Reductions in the incidence of VAP have been achieved with SDD and SOD. Two large randomized controlled trials even showed reduced mortality with these preventive strategies. Randomized controlled trials of probiotic strategies also showed a reduction of the incidence of VAP, but trials were too small to draw firm conclusions. Preventive strategies with antibiotics and probiotics may be limited due to the risk of emerging resistance to the locally applied antibiotics and the risk of probiotic-related infections, respectively. The majority of trials of SDD and SOD did not exhaustively address the issue of emerging resistance. Likewise, trials of probiotic strategies did not adequately address the risk of colonization with probiotics and probiotic-related infection. In studies of SDD and SOD the preventive strategy aimed at decontamination of the oral cavity, throat, stomach and intestines, and the oral cavity and throat, respectively. In the vast majority of studies of probiotic therapy the preventive strategy aimed at decontamination of the stomach and intestines.
Prophylactic use of antibiotics in critically ill patients is effective in reducing the incidence of VAP. Probiotic strategies deserve consideration in future well-powered trials. Future studies are needed to determine if preventive antibiotic and probiotic strategies are safe with regard to development of antibiotic resistance and probiotic infections. It should be determined whether the efficacy of probiotics improves when these agents are provided to the mouth and the intestines simultaneously.
"AB-SOD was associated with reduced incidences of VAP in various studies [4-6], and recently also with a better 28-day survival in a large Dutch multi-center study . In that study, AB-SOD was equally effective in improving patient outcome as selective decontamination of the digestive tract (SDD), which combines AB-SOD with intestinal decontamination and 4 days of intravenous cefotaxim. "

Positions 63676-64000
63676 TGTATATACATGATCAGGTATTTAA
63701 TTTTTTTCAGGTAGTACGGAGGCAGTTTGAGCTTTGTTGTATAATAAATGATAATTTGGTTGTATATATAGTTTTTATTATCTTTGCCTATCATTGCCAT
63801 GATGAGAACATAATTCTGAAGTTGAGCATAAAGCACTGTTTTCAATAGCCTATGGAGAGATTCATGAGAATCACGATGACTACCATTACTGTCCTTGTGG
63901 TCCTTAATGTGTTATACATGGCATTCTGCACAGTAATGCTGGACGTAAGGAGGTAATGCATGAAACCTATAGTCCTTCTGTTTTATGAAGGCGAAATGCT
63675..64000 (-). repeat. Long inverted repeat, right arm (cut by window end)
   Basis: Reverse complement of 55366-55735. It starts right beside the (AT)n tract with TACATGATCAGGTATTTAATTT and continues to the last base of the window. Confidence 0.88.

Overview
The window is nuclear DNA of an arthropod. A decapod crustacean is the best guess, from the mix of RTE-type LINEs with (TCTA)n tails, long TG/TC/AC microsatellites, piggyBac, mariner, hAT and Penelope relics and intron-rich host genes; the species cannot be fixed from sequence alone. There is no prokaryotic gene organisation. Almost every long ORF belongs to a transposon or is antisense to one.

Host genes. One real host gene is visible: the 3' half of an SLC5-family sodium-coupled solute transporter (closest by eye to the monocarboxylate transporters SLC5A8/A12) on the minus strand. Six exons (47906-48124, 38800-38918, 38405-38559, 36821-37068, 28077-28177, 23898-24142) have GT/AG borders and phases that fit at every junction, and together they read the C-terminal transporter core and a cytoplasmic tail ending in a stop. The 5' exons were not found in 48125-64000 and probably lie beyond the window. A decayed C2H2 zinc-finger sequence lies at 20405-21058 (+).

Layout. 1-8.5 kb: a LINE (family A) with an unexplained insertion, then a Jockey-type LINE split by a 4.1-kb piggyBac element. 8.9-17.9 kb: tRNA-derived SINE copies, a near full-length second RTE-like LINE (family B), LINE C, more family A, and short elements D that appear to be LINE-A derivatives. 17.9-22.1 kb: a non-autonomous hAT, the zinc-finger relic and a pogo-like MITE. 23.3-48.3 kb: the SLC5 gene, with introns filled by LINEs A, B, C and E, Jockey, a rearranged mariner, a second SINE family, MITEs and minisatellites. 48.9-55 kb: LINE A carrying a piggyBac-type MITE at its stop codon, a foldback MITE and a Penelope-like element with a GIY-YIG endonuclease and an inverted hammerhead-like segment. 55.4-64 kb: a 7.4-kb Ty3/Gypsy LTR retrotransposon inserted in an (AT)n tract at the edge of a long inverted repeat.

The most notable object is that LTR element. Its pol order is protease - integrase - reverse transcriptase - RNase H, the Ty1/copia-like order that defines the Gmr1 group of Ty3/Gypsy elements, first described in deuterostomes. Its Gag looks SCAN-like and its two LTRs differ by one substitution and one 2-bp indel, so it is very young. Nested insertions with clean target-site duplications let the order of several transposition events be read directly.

[Show abstract][Hide abstract] ABSTRACT: Ventilator-associated pneumonia (VAP) is a common cause of morbidity, antibiotic use, increased length of stay and, possibly, increased mortality in ICU patients. Colonization of the oropharyngeal cavity with potentially pathogenic micro-organisms is instrumental in the pathogenesis of VAP, and selective oropharyngeal decontamination (SOD) with antibiotics (AB-SOD) or antiseptics, such as chlorhexidine gluconate (CHX-SOD), has been associated with reduced incidences of VAP. In a recent issue of Critical Care Scannapieco and colleagues investigated differences in oropharyngeal colonization between mechanically ventilated patients receiving oropharyngeal decontamination with 0.12% CHX-SOD either once or twice daily compared to placebo. CHX-SOD was associated with a reduction in Staphylococcus aureus colonization, but the study was underpowered to demonstrate a reduction in VAP incidence. We urgently need well-designed and adequately powered studies to evaluate the potential benefits of CHX-SOD on patient outcome in ICUs.